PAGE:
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Thursday 22 August 2019

Stand-off ends at Australian immigration detention camp

Photo: PA News
Photo: PA News

A stand-off between protesting detainees and officials at a remote detention centre for asylum seekers in the Indian Ocean has ended.

Police arrived following the unrest that prompted guards to flee the facility and left parts of the compound badly damaged, officials said.

Most detainees co-operated with police negotiators at the detention centre on the Australian territory of Christmas Island.

But officials used "some force" against a core group of protesters who had built barricades and had threatened to use weapons, the immigration department said.

Five detainees were being treated for injuries or medical conditions, though none was life-threatening, the department said.

A survey of the impact to the facility was under way, though some areas appeared to be severely damaged. Detainees were being held in undamaged parts of the compound.

The unrest broke out on Monday following the death of an asylum seeker who escaped from the facility. The man's body was found on Sunday at the bottom of a cliff on the island. The cause of his death is under investigation.

Immigration officials say a small group of Iranian detainees staged a peaceful protest following the asylum seeker's death, but other detainees then began damaging the property, lighting several small fires and prompting guards to retreat.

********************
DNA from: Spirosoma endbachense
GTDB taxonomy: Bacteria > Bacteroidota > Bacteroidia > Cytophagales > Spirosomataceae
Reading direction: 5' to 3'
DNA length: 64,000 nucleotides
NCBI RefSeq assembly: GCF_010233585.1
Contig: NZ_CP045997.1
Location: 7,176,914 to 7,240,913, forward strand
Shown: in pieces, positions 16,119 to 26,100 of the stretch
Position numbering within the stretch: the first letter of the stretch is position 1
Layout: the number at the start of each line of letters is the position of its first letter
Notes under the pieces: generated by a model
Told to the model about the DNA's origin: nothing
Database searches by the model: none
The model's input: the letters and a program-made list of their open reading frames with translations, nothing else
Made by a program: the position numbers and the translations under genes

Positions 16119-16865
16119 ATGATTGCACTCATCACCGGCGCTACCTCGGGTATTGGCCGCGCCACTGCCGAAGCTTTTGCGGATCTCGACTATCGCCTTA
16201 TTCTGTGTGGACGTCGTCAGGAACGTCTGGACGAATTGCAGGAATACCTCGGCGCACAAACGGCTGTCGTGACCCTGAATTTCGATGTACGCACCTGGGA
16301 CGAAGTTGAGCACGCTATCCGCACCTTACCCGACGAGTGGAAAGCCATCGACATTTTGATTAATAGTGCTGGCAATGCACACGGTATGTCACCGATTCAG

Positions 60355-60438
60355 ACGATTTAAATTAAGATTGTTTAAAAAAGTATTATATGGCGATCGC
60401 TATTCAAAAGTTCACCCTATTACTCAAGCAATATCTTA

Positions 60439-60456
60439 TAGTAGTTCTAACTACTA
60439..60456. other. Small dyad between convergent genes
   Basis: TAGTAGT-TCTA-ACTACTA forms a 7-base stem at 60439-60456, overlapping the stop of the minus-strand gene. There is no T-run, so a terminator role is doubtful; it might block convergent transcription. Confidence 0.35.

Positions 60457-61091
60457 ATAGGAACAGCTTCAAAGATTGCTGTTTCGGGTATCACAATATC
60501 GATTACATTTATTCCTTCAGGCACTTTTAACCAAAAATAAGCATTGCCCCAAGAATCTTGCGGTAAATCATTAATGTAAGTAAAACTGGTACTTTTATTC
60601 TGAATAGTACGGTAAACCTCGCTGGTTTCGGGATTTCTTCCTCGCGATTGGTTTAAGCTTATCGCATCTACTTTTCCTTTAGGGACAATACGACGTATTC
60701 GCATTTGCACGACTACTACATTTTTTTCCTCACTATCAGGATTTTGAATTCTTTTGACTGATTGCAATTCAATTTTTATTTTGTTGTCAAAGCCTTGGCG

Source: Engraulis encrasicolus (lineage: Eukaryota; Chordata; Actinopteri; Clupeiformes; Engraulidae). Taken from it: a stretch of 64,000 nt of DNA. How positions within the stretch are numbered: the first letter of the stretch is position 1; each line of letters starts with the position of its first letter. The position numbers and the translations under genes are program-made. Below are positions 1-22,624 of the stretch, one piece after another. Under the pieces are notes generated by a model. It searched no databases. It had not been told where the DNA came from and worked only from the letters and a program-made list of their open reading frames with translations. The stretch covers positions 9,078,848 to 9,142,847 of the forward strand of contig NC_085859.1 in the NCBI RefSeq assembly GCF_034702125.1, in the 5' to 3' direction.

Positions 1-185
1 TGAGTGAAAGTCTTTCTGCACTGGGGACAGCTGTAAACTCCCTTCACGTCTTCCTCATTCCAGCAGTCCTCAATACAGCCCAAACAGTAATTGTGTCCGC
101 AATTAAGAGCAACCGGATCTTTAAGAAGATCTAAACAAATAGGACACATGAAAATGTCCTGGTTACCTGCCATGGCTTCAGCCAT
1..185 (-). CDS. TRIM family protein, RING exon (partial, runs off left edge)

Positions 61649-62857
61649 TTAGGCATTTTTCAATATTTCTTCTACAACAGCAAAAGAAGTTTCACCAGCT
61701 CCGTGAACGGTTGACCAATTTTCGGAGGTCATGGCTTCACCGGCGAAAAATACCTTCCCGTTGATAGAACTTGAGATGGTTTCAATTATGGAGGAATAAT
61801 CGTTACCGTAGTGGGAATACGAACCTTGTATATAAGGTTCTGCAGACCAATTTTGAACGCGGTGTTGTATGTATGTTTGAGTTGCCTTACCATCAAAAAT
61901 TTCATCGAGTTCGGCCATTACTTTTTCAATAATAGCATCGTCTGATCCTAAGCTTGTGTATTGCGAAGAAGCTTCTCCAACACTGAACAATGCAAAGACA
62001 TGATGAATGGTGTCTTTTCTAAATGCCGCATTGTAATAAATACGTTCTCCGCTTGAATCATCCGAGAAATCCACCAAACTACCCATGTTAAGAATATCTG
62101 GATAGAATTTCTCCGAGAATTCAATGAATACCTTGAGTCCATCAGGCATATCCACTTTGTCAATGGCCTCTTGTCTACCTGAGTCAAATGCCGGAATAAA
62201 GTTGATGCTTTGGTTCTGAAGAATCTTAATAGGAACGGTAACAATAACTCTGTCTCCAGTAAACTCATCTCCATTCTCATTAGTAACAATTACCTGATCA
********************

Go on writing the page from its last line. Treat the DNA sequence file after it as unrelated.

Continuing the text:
The people leading the unrest were not believed to be asylum seekers, but detainees who are being held at the facility due to their visas being cancelled, immigration officials said.

Australia last year strengthened its power to cancel visas, making it mandatory to do so if a person has been sentenced to at least a year in jail.

That has led to an influx of New Zealanders with criminal records - some of whom were long-term residents of Australia - ending up in immigration detention while they await deportation.

Some of them are appealing against the government's decision to revoke their visas.

"The government's not going to cower in the face of the activities of some of these criminals," immigration minister Peter Dutton said.

Australia has taken a tough stance in recent years on asylum seekers who try to reach its shores illegally.

Asylum seekers who pay people smugglers to take them in rickety boats to Australia from Indonesia are detained on Christmas Island and on the impoverished Pacific island nations of Nauru and Papua New Guinea.

PA Media

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